Argentina investors scorched by one of the worst sell-offs in the history of emerging markets are banking on the International Monetary Fund to buy the country some time.
IMF officials are visiting Buenos Aires and will give their recommendation within weeks on whether to disburse another US$5.3 billion to the country from a record bailout approved in 2018. Their decision could determine whether Argentina enters a chaotic default in the next few months or if the government gets more breathing room to shore up its finances and potentially seek a negotiated restructuring.
Argentina needs the money badly, and quickly. Foreign-currency reserves have plummeted more than US$10 billion in the past month as policy makers sought to shore up the peso in the wake of a stunning loss in a primary for the market-friendly government coalition. A refusal by the IMF could trigger a flood of capital out of the country, undercut the currency further and trigger a default within a year.
“There is no way that the IMF would be ready to simply throw in the towel,” said Thierry Larose, a Zurich-based senior portfolio manager at Vontobel. “Stopping the disbursement of the next tranches of the IMF programme would inevitably put at risk” repayments on the existing loan.
That optimism didn’t stop Argentina’s century bonds from falling to 44 cents on the dollar Wednesday, and some euro-denominated notes traded below 40 cents. Over the longer term, swaps traders see an 89 percent chance of default within the next five years.
But there’s still some degree of confidence Argentina will be able to survive a year without missing a payment – 12-month swap contracts show just a 48 percent chance of non-payment.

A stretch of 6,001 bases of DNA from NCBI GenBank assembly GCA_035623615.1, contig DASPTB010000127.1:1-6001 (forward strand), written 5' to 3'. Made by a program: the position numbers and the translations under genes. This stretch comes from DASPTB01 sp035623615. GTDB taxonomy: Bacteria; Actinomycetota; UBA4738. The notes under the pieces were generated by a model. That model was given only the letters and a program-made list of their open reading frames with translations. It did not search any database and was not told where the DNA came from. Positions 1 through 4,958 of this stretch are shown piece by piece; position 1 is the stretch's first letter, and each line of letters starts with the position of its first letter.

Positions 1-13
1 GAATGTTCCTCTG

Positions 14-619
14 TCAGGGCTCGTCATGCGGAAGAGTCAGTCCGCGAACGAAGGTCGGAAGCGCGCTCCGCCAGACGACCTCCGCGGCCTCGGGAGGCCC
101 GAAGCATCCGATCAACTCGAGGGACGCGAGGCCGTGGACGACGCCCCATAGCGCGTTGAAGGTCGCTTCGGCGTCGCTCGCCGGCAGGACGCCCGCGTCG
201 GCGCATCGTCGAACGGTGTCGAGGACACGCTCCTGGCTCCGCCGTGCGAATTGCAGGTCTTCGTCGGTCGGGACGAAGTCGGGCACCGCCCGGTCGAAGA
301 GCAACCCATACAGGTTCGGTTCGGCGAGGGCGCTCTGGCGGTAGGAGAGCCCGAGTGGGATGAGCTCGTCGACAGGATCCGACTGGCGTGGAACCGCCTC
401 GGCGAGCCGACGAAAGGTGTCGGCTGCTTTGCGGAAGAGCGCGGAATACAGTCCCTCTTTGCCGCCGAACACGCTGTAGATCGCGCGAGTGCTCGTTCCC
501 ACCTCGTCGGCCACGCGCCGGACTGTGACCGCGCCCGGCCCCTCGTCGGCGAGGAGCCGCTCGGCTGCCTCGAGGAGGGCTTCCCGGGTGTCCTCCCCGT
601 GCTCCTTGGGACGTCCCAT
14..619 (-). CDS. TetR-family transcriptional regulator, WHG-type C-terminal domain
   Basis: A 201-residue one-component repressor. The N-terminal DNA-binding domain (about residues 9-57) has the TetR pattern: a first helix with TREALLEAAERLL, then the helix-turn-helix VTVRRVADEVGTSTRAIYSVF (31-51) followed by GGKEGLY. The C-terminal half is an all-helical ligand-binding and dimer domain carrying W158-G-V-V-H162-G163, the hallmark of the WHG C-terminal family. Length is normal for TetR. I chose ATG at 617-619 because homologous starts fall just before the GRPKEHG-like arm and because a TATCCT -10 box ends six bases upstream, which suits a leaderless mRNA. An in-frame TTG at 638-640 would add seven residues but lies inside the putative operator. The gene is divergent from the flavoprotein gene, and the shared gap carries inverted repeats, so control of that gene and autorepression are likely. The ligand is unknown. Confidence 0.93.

Without the loan disbursement and cut off from global money markets, it’s hard to make the numbers square for Argentina.
Morgan Stanley estimates Argentina needs US$12.9 billion for repayments on Treasury bills and bonds in the last four months of the year. State-owned enterprises are expected to roll-over some of that debt.
Meanwhile, the nation’s dollar buffers are withering. Foreign exchange reserves have fallen to US$57.5 billion after a landslide victory for the opposition in August 9 primaries roiled the markets, sending stocks tumbling along with the peso and bonds.
Capital Economics estimates that net reserves – which exclude deposits at commercial banks – are currently at US$19 billion, down from US$30 billion in mid-April. That only covers a quarter of Argentina’s gross external financing needs of US$100 billion, which includes debt maturing over the next year plus the current account deficit.
Argentine officials must convince the IMF that the debt is sustainable and that it has decent prospects of access to private capital. During the last review on the programme, the IMF concluded that it was sustainable “but not with a high probability.”
It’s not clear when the IMF board will make a final decision on the latest disbursement.
During their visit, officials have scheduled meetings with government figures as well as aides to Alberto Fernandez, the Peronist politician looking to unseat President Mauricio Macri in October’s vote. Fernandez has given mixed messages about his stance toward the IMF, indicating he’d like the flow of funds to continue while also complaining that so far the money has done little excect finance capital flight.
“If they don’t disburse, the government will need to use international reserves to repay peso debt, and monetary transfers to make peso payments,” said Carolina Gialdi, a senior fixed-income strategist at BTG Pactual Argentina in Buenos Aires. “For the market it increases further front-end risks.”
Gialdi expects Argentina will get the next disbursement. The IMF has already transferred US$44 billion to the country since the US$56-billion rescue programme started in June 2018.
That is one of the reasons why investors are betting the IMF won’t throw in the towel – with so much money already committed, it would be hard to give up now. Repayments aren’t scheduled to begin until 2021.
It’s “the old saying about if I owe you US$1,000 it’s my problem, but if I owe you US$1 million, it’s your problem,” said Edwin Gutierrez, the London-based head of emerging-market sovereign debt at Aberdeen Asset Management. “They can’t send Argentina over the tipping point.”
by Aline Oyamada, Bloomberg